Being a domestic man, John decidedly missed the wifely attentions he had been accustomed to receive, but as he adored his babies, he cheerfully relinquished his comfort for a time, supposing with masculine ignorance that peace would soon be restored.
I'm afraid I couldn't like him without a spice of human naughtiness.
Wouldn't it be fun if all the castles in the air which we make could come true and we could live in them?
For in that sad yet happy hour, she had learned not only the bitterness of remorse and despair, but the sweetness of self-denial and self-control, and led by her mother's hand, she had drawn nearer to the Friend who always welcomes every child with a love stronger than that of any father, tenderer than that of any mother.
Love covers a multitude of sins…
I only mean to say that I have a feeling that it never was intended I should live long. I'm not like the rest of you.
The clocks were striking midnight and the rooms were very still as a figure glided quietly from bed to bed, smoothing a coverlid here, settling a pillow there, and pausing to look long and tenderly at each unconscious face, to kiss each with lips that mutely blessed, and to pray the fervent prayers which only mothers utter.
But he did, oh, bless you, yes, hundreds of times, and so did Meg, both declaring that it was the sweetest jelly they ever made; for family peace was preserved in that little family jar.
In her secret soul, however, she decided that politics were as bad as mathematics, and that the mission of politicians seemed to be calling each other names…
You are like a chestnut burr, prickly outside, but silky-soft within, and a sweet kernel, if one can only get at it. Love will make you show your heart some day, and then the rough burr will fall off.
Gentlemen, be courteous to the old maids, no matter how poor and plain and prim, for the only chivalry worth having is that which is the readiest to to pay deference to the old, protect the feeble, and serve womankind, regardless of rank, age, or color.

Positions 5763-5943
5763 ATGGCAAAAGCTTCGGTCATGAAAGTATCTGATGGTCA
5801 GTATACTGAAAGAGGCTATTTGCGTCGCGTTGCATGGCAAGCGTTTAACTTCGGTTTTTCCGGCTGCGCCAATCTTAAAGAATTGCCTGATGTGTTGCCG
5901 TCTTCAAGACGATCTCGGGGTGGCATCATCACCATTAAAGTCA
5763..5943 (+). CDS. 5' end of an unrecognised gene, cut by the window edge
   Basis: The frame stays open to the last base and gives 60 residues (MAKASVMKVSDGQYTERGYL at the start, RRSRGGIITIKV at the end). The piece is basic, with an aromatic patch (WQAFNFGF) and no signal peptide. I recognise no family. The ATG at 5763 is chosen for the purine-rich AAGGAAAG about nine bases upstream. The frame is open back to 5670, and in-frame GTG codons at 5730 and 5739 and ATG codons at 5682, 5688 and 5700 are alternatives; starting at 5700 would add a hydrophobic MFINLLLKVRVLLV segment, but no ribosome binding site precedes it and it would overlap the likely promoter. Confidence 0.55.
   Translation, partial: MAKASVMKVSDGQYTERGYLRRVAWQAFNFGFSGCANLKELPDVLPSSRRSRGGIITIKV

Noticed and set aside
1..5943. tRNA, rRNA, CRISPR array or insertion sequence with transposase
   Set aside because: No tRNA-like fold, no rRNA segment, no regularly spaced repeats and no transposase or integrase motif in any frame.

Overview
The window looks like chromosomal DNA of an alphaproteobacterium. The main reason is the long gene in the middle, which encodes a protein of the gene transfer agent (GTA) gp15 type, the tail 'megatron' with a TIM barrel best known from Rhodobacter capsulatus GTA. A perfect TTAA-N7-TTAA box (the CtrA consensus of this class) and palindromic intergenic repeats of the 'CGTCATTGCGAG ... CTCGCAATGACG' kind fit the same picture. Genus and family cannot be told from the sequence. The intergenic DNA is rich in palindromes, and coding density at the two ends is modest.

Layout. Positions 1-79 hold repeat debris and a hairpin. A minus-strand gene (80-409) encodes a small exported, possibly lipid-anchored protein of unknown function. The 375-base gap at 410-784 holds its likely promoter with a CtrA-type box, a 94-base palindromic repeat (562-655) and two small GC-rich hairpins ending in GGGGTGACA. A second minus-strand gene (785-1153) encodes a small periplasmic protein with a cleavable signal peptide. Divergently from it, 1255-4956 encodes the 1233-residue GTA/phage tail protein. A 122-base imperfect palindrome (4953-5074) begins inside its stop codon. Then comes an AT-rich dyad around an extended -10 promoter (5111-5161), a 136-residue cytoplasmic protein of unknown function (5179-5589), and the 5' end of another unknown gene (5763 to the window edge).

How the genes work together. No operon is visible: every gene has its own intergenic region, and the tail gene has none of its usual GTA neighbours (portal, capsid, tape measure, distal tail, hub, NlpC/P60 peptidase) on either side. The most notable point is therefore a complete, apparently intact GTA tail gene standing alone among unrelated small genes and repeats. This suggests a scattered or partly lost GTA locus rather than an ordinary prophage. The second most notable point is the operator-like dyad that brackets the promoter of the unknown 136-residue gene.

Love Jo all your days, if you choose, but don't let it spoil you, for it's wicked to throw away so many good gifts because you can't have the one you want.
I should have been a great many things, Mr Mayor
The dirt is picturesque, so I don't mind.
But please hug and kiss me, everyone, and don't mind my dress, I want a great many crumples of this sort put into it today.
It was forunate that tea was at hand, to produce a lull and provide refreshment...
You are the gull, Jo, strong and wild, fond of the storm and the wind, flying far out to sea, and happy all alone.
Go on with your work as usual, for work is a blessed solace.
Many wise and true sermons are preached us everyday by unconscious ministers in street, school, office, or home; even a fair table may become a pulpit, if it can offer the good and helpful words which are never out of season.
I think she is growing up, and so begins to dream dreams, and have hopes and fears and fidgets, without knowing why or being able to explain them.
Watch and pray, dear, never get tired of trying, and never think it is impossible to conquer your fault.
But, like all happiness, it did not last long…
I've got the key to my castle in the air, but whether I can unlock the door remains to be seen.
You don't need scores of suitors. You need only one… if he's the right one.
Go out more, keep cheerful as well as busy, for you are the sunshine-maker of the family, and if you get dismal there is no fair weather.
Meg's high-heeled slippers were dreadfully tight, and hurt her, though she would not own it; and Jo's nineteen hair-pins all seemed stuck straight into her head, which was not exactly comfortable; but, dear me, let us be elegant or die.
I want to do something splendid...something heroic or wonderful that won't be forgotten after I'm dead. I don't know what, but I'm on the watch for it and mean to astonish you all someday.
We each are young, we each have a heart, Oh, why should we thus stand coldly apart
Conceit spoils the finest genius.
Jo had learned that hearts, like flowers, cannot be rudely handled, but must open naturally…
Paulo Coelho - Franz Kafka - V. S. Naipaul - P. D. James - Maxim Gorky - J. D. Salinger - Boris Pasternak - Arthur Koestler - Alexander Solzehnitsyn - Aldous Huxley